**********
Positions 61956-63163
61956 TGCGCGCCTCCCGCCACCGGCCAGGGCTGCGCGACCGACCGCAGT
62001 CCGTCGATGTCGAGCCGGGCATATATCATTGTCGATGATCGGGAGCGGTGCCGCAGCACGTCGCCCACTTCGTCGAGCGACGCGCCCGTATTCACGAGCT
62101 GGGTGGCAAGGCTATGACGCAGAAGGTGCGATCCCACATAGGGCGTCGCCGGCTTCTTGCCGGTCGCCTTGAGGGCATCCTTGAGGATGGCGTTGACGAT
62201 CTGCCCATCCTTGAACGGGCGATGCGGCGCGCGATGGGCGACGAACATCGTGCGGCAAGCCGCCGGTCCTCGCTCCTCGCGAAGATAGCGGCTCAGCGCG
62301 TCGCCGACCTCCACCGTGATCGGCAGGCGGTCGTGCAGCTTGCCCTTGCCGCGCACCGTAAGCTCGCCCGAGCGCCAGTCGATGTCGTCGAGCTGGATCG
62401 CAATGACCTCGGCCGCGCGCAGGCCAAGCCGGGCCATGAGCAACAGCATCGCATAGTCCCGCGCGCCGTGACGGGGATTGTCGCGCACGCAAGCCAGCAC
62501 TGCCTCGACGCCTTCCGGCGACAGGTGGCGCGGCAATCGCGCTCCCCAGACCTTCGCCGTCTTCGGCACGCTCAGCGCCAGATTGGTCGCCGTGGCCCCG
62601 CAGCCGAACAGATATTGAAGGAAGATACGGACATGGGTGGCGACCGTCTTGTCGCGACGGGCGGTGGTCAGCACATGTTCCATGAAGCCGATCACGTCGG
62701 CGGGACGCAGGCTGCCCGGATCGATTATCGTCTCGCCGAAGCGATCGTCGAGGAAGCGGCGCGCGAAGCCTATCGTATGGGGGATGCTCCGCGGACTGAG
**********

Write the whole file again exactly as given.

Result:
Positions 61956-63163
61956 TGCGCGCCTCCCGCCACCGGCCAGGGCTGCGCGACCGACCGCAGT
62001 CCGTCGATGTCGAGCCGGGCATATATCATTGTCGATGATCGGGAGCGGTGCCGCAGCACGTCGCCCACTTCGTCGAGCGACGCGCCCGTATTCACGAGCT
62101 GGGTGGCAAGGCTATGACGCAGAAGGTGCGATCCCACATAGGGCGTCGCCGGCTTCTTGCCGGTCGCCTTGAGGGCATCCTTGAGGATGGCGTTGACGAT
62201 CTGCCCATCCTTGAACGGGCGATGCGGCGCGCGATGGGCGACGAACATCGTGCGGCAAGCCGCCGGTCCTCGCTCCTCGCGAAGATAGCGGCTCAGCGCG
62301 TCGCCGACCTCCACCGTGATCGGCAGGCGGTCGTGCAGCTTGCCCTTGCCGCGCACCGTAAGCTCGCCCGAGCGCCAGTCGATGTCGTCGAGCTGGATCG
62401 CAATGACCTCGGCCGCGCGCAGGCCAAGCCGGGCCATGAGCAACAGCATCGCATAGTCCCGCGCGCCGTGACGGGGATTGTCGCGCACGCAAGCCAGCAC
62501 TGCCTCGACGCCTTCCGGCGACAGGTGGCGCGGCAATCGCGCTCCCCAGACCTTCGCCGTCTTCGGCACGCTCAGCGCCAGATTGGTCGCCGTGGCCCCG
62601 CAGCCGAACAGATATTGAAGGAAGATACGGACATGGGTGGCGACCGTCTTGTCGCGACGGGCGGTGGTCAGCACATGTTCCATGAAGCCGATCACGTCGG
62701 CGGGACGCAGGCTGCCCGGATCGATTATCGTCTCGCCGAAGCGATCGTCGAGGAAGCGGCGCGCGAAGCCTATCGTATGGGGGATGCTCCGCGGACTGAG